Thursday, March 6, 2014

Doll Bones

I just read a YA fantasy called Doll Bones by Holly Black (Simon & Schuster, 2013). B. had been reading this library book to me aloud while we were out driving one day, and I was sufficiently caught up in it to ask to sub-borrow it to finish.

I like the characters; they're captivating and are what made me want to finish the book. I like the fact that they play imaginary-world games together but do not fall into the cliche of visiting their own imaginary world. I like the fact that the fantasy element is elusive and possibly imaginary, manifesting itself in the form of what would be awfully eerie coincidences. I like the fact that the secret quest takes the heroes to an obscure town in eastern Ohio that I've actually visited. I like the it's-assumed-you-know-them references to earlier fantasy that the characters have read (especially Lloyd Alexander, and also Tolkien). I like that this is a present-day book in which the heroes are able to get away with doing things that are illegal (stealing bicycles and a sailboat), immoral (tearing pages out of a library book), and fattening (eating donuts for breakfast).

Here's another thing I particularly liked. The protagonists are three pre-teens whose friendship had been forged by improvising stories taking place in their shared imaginary world. But now the youngest of them fears that the other two are outgrowing it.
"I thought that ... we'd have something that no one else had - an experience that would keep us together. I can see you changing." She turned to Zach. "You're going to be one of those guys who hangs out with their teammates and dates cheerleaders and doesn't remember what it was like to make up stuff. And you--" She whirled on Alice. "You're going to be too busy thinking about boys and trying out for school plays and whatever to remember. It's like you're both forgetting everything. You're forgetting who you are. ... We had a story, and our story was important. And I hate that both of you can just walk away and take part of my story with you and not even care. I hate that you can do what you're supposed to do and I can't. I hate that you're going to leave me behind. I hate that everyone calls it growing up, but it seems like dying. It feels like each of you is being possessed and I'm next."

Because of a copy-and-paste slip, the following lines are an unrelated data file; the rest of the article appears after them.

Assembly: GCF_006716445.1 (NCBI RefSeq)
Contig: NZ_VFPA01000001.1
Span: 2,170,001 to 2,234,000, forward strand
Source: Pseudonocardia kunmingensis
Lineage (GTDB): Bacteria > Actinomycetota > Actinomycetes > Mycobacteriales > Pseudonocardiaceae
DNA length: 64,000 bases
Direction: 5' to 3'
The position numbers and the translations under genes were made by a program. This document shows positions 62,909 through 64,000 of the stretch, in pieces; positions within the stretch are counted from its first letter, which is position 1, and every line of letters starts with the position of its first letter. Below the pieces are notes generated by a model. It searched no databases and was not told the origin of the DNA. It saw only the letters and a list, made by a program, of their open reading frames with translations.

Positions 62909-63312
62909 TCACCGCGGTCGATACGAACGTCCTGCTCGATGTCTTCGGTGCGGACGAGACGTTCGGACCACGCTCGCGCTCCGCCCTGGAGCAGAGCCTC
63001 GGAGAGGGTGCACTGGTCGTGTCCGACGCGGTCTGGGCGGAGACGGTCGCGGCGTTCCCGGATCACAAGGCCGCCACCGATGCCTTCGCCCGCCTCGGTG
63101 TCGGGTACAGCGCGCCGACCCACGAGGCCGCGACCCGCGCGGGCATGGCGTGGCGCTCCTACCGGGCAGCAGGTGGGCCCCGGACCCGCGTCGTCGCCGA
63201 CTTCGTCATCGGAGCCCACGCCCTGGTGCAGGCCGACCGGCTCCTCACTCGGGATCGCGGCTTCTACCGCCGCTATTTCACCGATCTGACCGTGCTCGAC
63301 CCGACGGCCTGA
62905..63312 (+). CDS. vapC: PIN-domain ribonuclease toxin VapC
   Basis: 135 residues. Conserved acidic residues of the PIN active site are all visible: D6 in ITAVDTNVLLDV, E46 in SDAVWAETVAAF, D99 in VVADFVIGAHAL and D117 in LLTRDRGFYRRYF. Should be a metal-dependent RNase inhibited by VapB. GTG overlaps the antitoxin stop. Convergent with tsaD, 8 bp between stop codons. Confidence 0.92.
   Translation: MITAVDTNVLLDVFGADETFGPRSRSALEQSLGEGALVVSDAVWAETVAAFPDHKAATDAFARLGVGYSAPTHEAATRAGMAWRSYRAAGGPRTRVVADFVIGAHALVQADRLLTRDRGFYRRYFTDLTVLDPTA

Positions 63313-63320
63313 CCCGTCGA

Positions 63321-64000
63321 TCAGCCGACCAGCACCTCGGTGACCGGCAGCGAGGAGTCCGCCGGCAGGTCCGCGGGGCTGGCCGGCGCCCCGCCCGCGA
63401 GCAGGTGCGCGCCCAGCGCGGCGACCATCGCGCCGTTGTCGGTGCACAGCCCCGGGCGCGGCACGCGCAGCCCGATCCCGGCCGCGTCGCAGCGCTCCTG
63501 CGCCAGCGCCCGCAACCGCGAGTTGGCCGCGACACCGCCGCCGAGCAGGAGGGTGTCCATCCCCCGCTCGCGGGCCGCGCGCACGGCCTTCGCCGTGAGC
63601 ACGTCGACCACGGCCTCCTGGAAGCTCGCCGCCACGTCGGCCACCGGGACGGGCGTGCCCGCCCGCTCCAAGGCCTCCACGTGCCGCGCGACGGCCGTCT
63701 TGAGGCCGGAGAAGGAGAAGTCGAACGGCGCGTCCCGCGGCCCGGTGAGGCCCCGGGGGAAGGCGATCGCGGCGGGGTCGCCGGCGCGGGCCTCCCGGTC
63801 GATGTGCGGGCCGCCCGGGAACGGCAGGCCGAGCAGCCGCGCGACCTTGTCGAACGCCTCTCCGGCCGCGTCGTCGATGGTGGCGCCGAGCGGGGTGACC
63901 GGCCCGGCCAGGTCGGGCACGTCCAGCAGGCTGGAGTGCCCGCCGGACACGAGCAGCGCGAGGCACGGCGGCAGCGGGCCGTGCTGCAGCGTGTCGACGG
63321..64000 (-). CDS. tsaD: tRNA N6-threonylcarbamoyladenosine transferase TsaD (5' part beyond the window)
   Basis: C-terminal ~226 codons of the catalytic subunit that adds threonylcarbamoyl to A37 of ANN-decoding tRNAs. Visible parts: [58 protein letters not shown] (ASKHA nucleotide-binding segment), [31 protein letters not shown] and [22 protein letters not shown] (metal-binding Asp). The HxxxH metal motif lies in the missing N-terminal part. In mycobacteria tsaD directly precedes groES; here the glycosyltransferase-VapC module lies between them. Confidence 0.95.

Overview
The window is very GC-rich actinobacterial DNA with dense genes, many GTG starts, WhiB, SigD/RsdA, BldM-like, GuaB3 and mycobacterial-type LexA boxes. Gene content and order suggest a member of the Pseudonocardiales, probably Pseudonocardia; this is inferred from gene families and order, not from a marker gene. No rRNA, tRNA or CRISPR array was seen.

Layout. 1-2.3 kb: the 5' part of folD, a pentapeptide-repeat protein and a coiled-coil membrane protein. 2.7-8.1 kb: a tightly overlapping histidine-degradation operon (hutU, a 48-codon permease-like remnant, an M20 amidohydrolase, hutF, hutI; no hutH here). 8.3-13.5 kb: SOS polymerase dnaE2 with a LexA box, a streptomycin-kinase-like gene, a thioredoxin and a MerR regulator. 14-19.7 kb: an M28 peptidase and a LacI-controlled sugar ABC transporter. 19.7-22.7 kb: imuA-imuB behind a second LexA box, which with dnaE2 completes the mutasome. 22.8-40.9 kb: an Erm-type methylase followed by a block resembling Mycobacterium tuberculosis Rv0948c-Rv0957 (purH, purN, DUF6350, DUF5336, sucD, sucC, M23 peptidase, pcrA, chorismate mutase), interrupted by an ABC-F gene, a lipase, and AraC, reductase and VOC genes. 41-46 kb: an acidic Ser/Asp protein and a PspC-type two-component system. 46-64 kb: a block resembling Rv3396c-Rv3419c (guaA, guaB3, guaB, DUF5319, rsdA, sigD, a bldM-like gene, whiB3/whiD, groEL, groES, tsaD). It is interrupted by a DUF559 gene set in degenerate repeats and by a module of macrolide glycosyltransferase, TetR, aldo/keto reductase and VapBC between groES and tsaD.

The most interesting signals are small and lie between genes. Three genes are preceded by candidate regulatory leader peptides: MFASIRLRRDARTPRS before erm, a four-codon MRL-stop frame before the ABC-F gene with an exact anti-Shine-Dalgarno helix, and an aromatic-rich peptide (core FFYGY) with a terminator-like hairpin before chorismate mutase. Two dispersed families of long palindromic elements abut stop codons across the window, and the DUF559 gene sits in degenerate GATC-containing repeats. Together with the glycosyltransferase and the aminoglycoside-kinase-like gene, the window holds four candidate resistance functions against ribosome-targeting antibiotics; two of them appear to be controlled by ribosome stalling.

And that is what happened to Susan Pevensie in the Chronicles of Narnia. Is it clear now? Can we get out of our thick heads the ridiculous notion that Lewis damned her to Hell because she'd become sexually mature? That's not what this was about in Lewis, and not in Black either.

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